Accelerating Corpus Annotation through Active Learning
Download
1 / 75

Accelerating Corpus Annotation through Active Learning - PowerPoint PPT Presentation


  • 89 Views
  • Uploaded on

Accelerating Corpus Annotation through Active Learning. Peter McClanahan Eric Ringger, Robbie Haertel, George Busby, Marc Carmen, James Carroll , Kevin Seppi, Deryle Lonsdale (PROJECT ALFA) ‏. March 15, 2008 – AACL. Our Situation. Operating on a fixed budget

loader
I am the owner, or an agent authorized to act on behalf of the owner, of the copyrighted work described.
capcha
Download Presentation

PowerPoint Slideshow about ' Accelerating Corpus Annotation through Active Learning' - frye


An Image/Link below is provided (as is) to download presentation

Download Policy: Content on the Website is provided to you AS IS for your information and personal use and may not be sold / licensed / shared on other websites without getting consent from its author.While downloading, if for some reason you are not able to download a presentation, the publisher may have deleted the file from their server.


- - - - - - - - - - - - - - - - - - - - - - - - - - E N D - - - - - - - - - - - - - - - - - - - - - - - - - -
Presentation Transcript

Accelerating Corpus Annotation through Active Learning

Peter McClanahan

Eric Ringger, Robbie Haertel, George Busby, Marc Carmen, James Carroll , Kevin Seppi, Deryle Lonsdale (PROJECT ALFA)‏

March 15, 2008 – AACL


Our Situation

  • Operating on a fixed budget

  • Need morphologically annotated text

  • For a significant part of the project, we can only afford to annotate a subset of the text

  • Where to focus manual annotation efforts in order to produce a complete annotation of highest quality?


Improving on Manual Tagging

  • Can we reduce the amount of human effort while maintaining high levels of accuracy?

  • Utilize probabilistic models for computer-aided tagging

  • Focus: Active Learning for Sequence Labeling


Outline

  • Statistical Part-of-Speech Tagging

  • Active Learning

    • Query by Uncertainty

    • Query by Committee

  • Cost Model

  • Experimental Results

  • Conclusions


Probabilistic POS Tagging

<s> Perhaps the biggest hurdle


Probabilistic POS Tagging

<s> Perhaps the biggest hurdle

?

Task: predict a tag for a word in a given context

Actually: predict a probability

distribution over possible tags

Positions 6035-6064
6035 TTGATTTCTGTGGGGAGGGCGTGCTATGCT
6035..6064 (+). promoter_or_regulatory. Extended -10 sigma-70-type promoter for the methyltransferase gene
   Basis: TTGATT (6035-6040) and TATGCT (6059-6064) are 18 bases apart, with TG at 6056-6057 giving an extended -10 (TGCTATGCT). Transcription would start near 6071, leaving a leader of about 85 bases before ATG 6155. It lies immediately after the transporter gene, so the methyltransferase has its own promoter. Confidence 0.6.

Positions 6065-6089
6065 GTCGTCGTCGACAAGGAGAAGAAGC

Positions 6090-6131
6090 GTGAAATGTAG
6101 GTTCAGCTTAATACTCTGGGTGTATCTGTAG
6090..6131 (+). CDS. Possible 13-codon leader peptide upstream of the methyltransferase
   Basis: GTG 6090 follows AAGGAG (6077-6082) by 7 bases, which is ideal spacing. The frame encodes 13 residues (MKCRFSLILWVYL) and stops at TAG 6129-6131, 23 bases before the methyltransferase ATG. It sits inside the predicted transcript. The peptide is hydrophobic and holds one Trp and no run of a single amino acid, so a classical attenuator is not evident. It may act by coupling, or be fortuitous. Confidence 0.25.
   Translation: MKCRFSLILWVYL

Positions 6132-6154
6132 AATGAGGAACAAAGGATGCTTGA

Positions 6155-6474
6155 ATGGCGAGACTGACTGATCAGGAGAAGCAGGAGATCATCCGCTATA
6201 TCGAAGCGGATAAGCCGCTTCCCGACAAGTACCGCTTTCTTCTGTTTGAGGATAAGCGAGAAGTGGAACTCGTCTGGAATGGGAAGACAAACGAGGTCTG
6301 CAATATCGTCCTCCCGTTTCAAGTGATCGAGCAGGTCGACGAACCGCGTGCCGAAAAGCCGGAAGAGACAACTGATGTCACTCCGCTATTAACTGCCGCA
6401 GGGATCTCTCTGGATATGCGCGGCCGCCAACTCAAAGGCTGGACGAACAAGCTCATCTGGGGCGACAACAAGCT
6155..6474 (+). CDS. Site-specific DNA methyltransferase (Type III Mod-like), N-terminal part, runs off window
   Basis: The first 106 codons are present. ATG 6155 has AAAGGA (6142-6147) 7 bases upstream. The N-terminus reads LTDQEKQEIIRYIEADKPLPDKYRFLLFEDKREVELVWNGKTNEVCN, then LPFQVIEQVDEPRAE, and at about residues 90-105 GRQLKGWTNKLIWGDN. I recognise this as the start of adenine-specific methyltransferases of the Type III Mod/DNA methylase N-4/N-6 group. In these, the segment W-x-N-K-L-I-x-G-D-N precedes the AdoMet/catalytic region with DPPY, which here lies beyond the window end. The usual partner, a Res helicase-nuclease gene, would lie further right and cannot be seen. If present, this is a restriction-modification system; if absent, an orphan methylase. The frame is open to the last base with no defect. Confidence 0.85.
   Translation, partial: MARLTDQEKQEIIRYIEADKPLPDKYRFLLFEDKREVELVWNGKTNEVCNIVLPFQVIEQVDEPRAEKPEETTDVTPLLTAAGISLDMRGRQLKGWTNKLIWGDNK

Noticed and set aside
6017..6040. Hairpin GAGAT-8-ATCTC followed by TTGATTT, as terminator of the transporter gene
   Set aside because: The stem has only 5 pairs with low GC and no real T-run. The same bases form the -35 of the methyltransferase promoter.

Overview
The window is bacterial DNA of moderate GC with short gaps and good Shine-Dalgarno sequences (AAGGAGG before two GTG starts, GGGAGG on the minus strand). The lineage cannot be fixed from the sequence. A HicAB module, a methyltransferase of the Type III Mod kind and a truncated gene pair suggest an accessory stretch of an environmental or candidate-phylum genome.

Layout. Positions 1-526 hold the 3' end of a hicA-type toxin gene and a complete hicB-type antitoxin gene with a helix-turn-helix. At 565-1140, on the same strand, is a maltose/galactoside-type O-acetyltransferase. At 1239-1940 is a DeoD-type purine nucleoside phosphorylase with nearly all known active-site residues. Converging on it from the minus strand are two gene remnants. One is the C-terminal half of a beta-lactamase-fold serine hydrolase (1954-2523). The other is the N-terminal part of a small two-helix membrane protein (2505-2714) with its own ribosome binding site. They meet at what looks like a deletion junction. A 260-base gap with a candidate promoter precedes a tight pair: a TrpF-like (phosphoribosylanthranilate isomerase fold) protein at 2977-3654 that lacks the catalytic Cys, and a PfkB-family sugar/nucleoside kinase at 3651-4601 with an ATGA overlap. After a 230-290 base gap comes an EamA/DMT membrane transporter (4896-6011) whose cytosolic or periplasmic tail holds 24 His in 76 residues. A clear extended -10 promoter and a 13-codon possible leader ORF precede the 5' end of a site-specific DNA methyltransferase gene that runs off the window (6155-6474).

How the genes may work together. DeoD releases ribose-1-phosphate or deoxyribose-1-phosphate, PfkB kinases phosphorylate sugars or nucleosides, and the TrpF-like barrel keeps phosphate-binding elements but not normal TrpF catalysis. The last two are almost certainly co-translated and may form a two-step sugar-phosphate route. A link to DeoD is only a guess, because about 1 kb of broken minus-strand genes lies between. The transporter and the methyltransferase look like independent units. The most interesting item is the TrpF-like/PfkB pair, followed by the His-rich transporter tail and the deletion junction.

Probabilistic POS Tagging

RB .87

RBS .05

...

FW 6E-7

<s> Perhaps the biggest hurdle

Task: predict a tag for a word in

a given context

Actually: predict a probability

distribution over possible tags


Probabilistic POS Tagging

RB .87

RBS .05

...

FW 6E-7

<s> Perhaps the biggest hurdle

?

Task: predict a tag for a word in

a given context

Actually: predict a probability

distribution over possible tags


Probabilistic POS Tagging

RB .87 DT .95

RBS .05 NN .003

... ...

FW 6E-7 FW 1E-8

<s> Perhaps the biggest hurdle

Task: predict a tag for a word in

a given context

Actually: predict a probability

distribution over possible tags


Probabilistic POS Tagging

RB .87 DT .95

RBS .05 NN .003

... ...

FW 6E-7 FW 1E-8

<s> Perhaps the biggest hurdle

?

Task: predict a tag for a word in

a given context

Actually: predict a probability

distribution over possible tags


Probabilistic POS Tagging

RB .87 DT .95 JJS .67

RBS .05 NN .003 JJ .17

... ... ...

FW 6E-7 FW 1E-8 UH 3E-7

<s> Perhaps the biggest hurdle

Task: predict a tag for a word in

a given context

Actually: predict a probability

distribution over possible tags


Probabilistic POS Tagging

RB .87 DT .95 JJS .67

RBS .05 NN .003 JJ .17

... ... ...

FW 6E-7 FW 1E-8 UH 3E-7

<s> Perhaps the biggest hurdle

Task: predict a tag for a word in

a given context

Actually: predict a probability

distribution over possible tags


Probabilistic POS Tagging

RB .87 DT .95 JJS .67 NN .85

RBS .05 NN .003 JJ .17 VV .13

... ... ... ...

FW 6E-7 FW 1E-8 UH 3E-7 CD 2E-7

<s> Perhaps the biggest hurdle

Task: predict a tag for a word in

a given context

Actually: predict a probability

distribution over possible tags


Probabilistic POS Tagging

  • Train a model to perform precisely this task:

    • Estimate a distribution over tags for a word in given contexts.

  • Probabilistic POS Tagging is a fairly easy computational task

    • On the Penn Treebank (Wall Street Journal text)

      • No context

      • Choosing most frequent tag for a given word

      • 92.45% accuracy

    • There are much smarter things to do

      • Maximum Entropy Markov Models




Sequence Labeling

  • Insteadof predicting one tag, we must predict entire sequence

  • The best tag for each word might give an unlikely sequence

  • We use Viterbi algorithm—a dynamic programming approach that gives best sequence.


Features for POS Tagging

  • Combination of lexical, orthographic, contextual, and frequency-based information.

    • Following Toutanova & Manning (2000) approximately

  • For each word:

    • the textual form of the word itself

    • the POS tags of the preceding two words

    • all prefix and suffix substrings up to 10 characters long

    • whether words contain hyphens, digits, or capitalization

    • Additional features

    • prefix and suffix substrings up to 10 characters long


More Data for Less Work

  • The goal is to produce annotated corpora with less time and annotator effort

  • Active Learning

    • A machine learning meta-algorithm

    • A model is trained with the help of an oracle

    • Oracle helps with the annotation process

      • Human annotator(s)‏

      • Simulated with selective querying of hidden labels on pre-labeled data


Active Learning Data Sets

  • Annotated: data labeled by oracle

  • Unannotated: data not (yet) labeled by oracle

  • Test: labeled data used to determine accuracy


Active Learning Models

  • Sentence Selecting Model

    • Model that chooses the sentences to be annotated

  • MEMM

    • Model that tags the sentences


Test Data

Active Learning Algorithm

Unannotated Data

Annotated Data


Test Data

Active Learning Algorithm

Unannotated Data

Annotated Data

Automatic Tagger

Sentence Selector Model


Test Data

Active Learning Algorithm

Unannotated Data

Annotated Data

Automatic Tagger

Sentence Selector Model


Test Data

Active Learning Algorithm

Unannotated Data

Annotated Data

Automatic Tagger